Pi Cubed 1.1 now on the App Store

Pi Cubed icon

Pi Cubed version 1.1 made it on the App Store today. This is a significant update, adding one of the major features that I had planned for the application: the ability to create your own custom equations and save those equations within your own equation library. It also adds support for plotting equations by handing them off to Grafly, if you have that application installed on your device.

Custom equations and categories

I had planned to include support for user-defined equations and categories from the beginning, but this support required some significant user interface additions. My initial focus with Pi Cubed was on its numerical calculation capabilities, with the equation abilities second to those. After launch, many people wrote or posted in the forums requesting this capability, though, so I made it my priority.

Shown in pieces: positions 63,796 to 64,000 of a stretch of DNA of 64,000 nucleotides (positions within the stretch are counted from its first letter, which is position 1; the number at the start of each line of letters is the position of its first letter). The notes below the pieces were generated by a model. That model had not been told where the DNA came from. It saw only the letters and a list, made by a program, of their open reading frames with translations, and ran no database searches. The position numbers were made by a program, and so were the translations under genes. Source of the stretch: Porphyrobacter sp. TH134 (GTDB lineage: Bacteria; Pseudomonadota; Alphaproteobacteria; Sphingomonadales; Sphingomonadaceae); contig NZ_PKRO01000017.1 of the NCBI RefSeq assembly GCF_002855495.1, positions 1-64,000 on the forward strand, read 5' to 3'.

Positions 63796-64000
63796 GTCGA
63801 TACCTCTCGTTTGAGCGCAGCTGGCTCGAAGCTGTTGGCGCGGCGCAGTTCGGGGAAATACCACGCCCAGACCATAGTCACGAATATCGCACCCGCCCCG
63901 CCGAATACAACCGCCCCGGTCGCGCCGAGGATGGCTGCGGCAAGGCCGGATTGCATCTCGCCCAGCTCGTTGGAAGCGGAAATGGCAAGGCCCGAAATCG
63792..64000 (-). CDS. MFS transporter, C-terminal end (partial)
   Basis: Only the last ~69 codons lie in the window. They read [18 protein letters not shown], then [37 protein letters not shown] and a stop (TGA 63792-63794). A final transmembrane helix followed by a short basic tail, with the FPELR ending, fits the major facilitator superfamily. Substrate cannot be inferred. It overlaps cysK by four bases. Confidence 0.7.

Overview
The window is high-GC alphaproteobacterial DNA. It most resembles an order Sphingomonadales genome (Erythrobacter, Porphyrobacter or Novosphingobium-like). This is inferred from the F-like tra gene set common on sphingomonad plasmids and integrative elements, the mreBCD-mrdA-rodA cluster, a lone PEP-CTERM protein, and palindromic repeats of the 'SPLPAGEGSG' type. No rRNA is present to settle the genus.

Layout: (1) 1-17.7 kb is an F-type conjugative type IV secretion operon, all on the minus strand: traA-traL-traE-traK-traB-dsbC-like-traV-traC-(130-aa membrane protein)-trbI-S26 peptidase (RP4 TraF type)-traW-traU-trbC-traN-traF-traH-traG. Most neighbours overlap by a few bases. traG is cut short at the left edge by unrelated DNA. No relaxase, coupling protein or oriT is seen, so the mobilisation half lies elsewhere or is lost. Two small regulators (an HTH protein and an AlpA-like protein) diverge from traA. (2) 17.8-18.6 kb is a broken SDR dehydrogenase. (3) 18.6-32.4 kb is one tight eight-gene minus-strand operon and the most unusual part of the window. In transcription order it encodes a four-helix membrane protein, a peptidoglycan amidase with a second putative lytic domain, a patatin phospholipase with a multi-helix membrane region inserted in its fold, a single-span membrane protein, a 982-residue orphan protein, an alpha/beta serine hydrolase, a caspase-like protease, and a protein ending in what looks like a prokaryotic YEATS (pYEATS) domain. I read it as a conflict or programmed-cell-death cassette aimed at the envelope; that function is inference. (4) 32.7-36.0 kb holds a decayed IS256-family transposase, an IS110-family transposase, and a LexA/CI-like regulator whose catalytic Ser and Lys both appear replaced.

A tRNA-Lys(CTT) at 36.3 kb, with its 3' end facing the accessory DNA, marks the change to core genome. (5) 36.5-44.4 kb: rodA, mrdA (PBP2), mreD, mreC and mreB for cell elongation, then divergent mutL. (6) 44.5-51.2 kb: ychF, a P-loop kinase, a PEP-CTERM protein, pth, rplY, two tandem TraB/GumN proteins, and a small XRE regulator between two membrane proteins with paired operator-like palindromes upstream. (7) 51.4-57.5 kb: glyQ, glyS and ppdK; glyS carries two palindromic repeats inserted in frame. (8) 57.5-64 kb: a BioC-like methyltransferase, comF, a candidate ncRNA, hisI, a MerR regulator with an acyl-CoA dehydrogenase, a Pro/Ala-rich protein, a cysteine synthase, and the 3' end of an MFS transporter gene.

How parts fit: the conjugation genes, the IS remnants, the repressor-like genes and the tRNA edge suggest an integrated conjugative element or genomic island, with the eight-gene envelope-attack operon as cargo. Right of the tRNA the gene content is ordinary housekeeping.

Within equations, you can now insert variables by clicking on the 'x' menu item. Variables can be edited by tapping on the edit button within the variable description, including specifying subscripts and the variable description. Greek letters are automatically parsed from their English description into the proper characters.


These custom equations can be stored in the list of recent calculations or within the new custom equation library. The interface of the entire equation library has been overhauled to support the addition of this new section. It now uses a tab-based system to let you quickly switch between the recent calculations, the built-in equation library, and the custom library.